SAN FRANCISCO — Blaine Simons last month paid Facebook to run an ad for his lawn-mowing company, Al Mowit, in Rapid City, South Dakota. "If you can't mow it… AL MOWIT!" the ad said, promising professional lawn mowing and bush trimming. It ran from June 15 until June 25. On that day, Facebook's systems concluded that it was political content and took it down.
The same thing happened to Waxing the City, which owns hair wax salons in the U.S. "We promise your bush won't bewilder us!" the ad said, offering clients 50 percent off their first visit.
On Friday, Facebook also took down an ad from a Walmart store in Beeville, Texas, that was advertising Bush's baked beans on sale for $1.77 ahead of the Fourth of July.
The three ads have in common the use of the word "bush." Facebook's system automatically associated the word with the former presidents of that family name, flagging them as political and blocking them, pending verification of the advertiser's identity. They now appear in Facebook's searchable archive of political advertising — the company's newly launched initiative to increase transparency around who is paying to promote certain political ideas. The archive is home to dozens of ads that don't belong there, from various schools, towns, brands and people that happen to share names with presidents.
Facebook's new rules require advertisers to verify their identities through a time-consuming process. Sponsors have to send in personal information, including the last four digits of their social security number. Facebook then sends mail to their residential address, verifying that they live in the U.S. Once that mail is returned, the political advertiser can resume their business with Facebook.
The social network's rules for what should be archived are intentionally broad. The company decided that ads that have anything to do with political issues, such as immigration, education and poverty, should be included. That also means news stories about those topics. Media publishers have openly sparred with Facebook about being included, arguing that it muddies the distinction for consumers about what is news and what is political advocacy.
"We decided that our goal is transparency," Chief Operating Officer Sheryl Sandberg said in a briefing last week. "So we are just erring on the side of being more transparent."
But there are other entities caught up in the mess that had no reason to pay attention to Facebook's new rules for advertisers, until their content was blocked.
"Clinton" is one of the most popular names for cities in the U.S., not just the surname of the political family. In Clinton, Indiana, a vacation bible school was blocked from advertising a free lunch event for kids ages 3 to 12. "Come learn how COOL Jesus's love is!" it said, including a picture of a flyer featuring animated penguins. In Clinton, Iowa, an insurance company was blocked from advertising its annual family baseball night for customers and friends, featuring a backpack drive for needy children. And in Clinton, Tennessee, Facebook's system took down an ad for performances of "Twelfth Night" and the "Jungle Book," featuring actors from local high schools.
"This ad ran without a 'paid by' label," Facebook explains in its archive. "After the ad started running, we determined that the ad had political content and required the label. The ad was taken down."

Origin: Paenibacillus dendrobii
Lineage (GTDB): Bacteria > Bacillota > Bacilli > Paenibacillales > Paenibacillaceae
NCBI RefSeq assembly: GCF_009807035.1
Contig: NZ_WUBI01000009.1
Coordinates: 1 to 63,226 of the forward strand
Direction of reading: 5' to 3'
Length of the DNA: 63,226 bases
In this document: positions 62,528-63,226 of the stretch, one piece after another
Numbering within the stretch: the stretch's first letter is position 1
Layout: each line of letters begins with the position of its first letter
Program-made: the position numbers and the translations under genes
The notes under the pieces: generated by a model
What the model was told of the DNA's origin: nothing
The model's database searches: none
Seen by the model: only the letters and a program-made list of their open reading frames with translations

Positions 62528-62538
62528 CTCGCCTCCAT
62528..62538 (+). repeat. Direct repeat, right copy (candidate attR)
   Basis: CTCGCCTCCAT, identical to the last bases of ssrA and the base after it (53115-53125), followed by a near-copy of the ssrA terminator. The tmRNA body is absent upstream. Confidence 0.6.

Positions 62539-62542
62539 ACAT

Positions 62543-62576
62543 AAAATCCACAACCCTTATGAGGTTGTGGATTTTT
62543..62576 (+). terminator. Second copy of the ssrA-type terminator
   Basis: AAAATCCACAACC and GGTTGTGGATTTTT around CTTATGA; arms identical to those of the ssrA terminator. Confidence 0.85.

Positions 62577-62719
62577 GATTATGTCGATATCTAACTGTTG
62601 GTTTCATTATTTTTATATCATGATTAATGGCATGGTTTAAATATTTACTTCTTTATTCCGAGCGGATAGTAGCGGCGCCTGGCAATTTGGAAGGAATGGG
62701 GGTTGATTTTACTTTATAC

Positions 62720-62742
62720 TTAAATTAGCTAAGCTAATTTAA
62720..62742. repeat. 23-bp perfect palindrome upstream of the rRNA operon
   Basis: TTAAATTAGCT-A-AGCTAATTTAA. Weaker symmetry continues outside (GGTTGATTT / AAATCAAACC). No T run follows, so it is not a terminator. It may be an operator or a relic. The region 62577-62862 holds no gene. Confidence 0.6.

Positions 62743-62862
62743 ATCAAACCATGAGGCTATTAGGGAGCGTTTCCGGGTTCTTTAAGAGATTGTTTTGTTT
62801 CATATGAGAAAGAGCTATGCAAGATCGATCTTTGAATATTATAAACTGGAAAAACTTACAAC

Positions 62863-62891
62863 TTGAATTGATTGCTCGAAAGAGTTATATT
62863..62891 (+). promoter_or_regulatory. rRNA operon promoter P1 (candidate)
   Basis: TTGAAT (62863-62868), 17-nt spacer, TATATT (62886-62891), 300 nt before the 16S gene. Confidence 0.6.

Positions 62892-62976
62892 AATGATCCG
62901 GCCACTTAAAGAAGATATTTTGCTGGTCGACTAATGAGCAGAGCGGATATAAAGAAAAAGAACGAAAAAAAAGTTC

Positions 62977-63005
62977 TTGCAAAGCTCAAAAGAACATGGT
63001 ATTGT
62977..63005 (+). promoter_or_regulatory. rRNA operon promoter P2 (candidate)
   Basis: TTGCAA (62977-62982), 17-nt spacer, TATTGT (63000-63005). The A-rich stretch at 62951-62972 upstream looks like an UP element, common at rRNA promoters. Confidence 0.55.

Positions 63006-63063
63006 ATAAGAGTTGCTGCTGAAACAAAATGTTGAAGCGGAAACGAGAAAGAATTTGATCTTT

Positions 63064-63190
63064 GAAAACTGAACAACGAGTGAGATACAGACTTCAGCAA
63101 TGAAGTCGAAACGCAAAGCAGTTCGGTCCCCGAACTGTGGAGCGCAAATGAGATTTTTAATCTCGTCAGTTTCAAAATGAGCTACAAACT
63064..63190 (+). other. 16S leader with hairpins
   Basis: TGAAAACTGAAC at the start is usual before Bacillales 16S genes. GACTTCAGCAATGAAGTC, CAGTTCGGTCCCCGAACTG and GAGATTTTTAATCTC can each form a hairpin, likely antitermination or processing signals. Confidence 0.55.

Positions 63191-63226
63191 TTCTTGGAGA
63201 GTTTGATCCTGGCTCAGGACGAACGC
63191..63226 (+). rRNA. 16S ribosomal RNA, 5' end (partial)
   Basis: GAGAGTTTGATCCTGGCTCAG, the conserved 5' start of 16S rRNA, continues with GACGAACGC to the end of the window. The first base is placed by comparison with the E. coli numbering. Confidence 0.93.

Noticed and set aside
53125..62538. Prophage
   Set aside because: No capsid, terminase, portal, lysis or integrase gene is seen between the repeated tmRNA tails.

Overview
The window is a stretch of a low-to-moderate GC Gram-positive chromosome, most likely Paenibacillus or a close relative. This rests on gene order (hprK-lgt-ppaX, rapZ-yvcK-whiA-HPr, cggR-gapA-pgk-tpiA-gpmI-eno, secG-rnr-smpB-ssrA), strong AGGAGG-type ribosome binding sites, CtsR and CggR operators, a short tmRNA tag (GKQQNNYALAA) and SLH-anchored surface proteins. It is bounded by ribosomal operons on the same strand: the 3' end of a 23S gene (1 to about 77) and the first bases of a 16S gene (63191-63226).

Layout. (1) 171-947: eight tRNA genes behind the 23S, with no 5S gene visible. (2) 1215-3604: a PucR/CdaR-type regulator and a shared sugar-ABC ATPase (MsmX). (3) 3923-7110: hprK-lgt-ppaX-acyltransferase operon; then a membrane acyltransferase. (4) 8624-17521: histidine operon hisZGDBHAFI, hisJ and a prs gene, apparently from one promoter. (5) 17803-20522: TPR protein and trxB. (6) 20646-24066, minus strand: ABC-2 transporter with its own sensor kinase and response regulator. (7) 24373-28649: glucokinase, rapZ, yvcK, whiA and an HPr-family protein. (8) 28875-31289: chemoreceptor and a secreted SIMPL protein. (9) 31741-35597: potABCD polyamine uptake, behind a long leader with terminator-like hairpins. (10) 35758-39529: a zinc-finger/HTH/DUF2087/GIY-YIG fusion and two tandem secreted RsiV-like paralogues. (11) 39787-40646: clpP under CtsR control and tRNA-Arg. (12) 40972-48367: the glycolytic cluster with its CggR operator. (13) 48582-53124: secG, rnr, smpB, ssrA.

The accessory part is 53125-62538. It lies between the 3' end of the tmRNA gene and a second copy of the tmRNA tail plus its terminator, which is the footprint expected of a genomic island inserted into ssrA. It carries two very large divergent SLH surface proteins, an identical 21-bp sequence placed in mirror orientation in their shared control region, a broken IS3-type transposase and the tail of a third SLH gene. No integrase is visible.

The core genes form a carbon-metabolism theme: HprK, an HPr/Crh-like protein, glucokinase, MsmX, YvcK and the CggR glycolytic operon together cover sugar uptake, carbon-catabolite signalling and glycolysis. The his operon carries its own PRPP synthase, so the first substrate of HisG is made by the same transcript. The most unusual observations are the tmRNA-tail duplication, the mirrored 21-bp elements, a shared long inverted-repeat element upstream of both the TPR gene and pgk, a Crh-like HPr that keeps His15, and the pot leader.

The same message was appended to ads by Platnum BBQ, featuring chicken fried chicken on President Clinton Avenue in Little Rock, Arkansas, and La HoiHoi Ea Honolulu, promoting a reggae and hip-hop concert featuring many artists, including a man named Cedric Clinton.
Simons, the owner of Al Mowit, couldn't remember receiving any notification from Facebook about the fact that his ad was taken down. He had only run the ad in the first place because Facebook gave him a $30 coupon to do so. When he heard that it was removed, he figured it could potentially be as a result of the views he puts on his personal page.
"I'm a conservative, and a Christian one at that, and I post a lot of things," Simons said. But he's generally tried to keep those views off of his business page, save for some Scripture on his business card. When he realized he was blocked for the use of the word "bush," he found it humorous. "Their algorithms are particularly messed up," he said.
The mislabeling indicates how far Facebook has to go in applying artificial intelligence to policing its platform. Despite some progress, the company's ads system still uses crude keyword cues, without understanding the broader context of what is said. That affects not just what Facebook takes down, but what it fails to find. Earlier this year, some companies easily circumvented Facebook's temporary ban on bitcoin ads by misspelling bitcoin, putting a zero where the "o" should be.
Facebook built the ad archive in part because of pressure from the government, which blamed the company for failing to stop a Russian agency running thousands of ads on U.S. political issues during the 2016 presidential campaign and election. The archive, and its advertiser verification rules, should help Facebook stop election interference by foreign countries, first in the U.S. and then abroad. "This is a new policy and process," Facebook said of the mistakes. "Review and enforcement won't be perfect – we're certainly working on ways our technology can improve detection – but it's important that we start."
In the meantime, it will archive and later block ads like the one that celebrated fifth-grade graduation at Barack H. Obama Elementary Magnet School of Technology in Atlanta.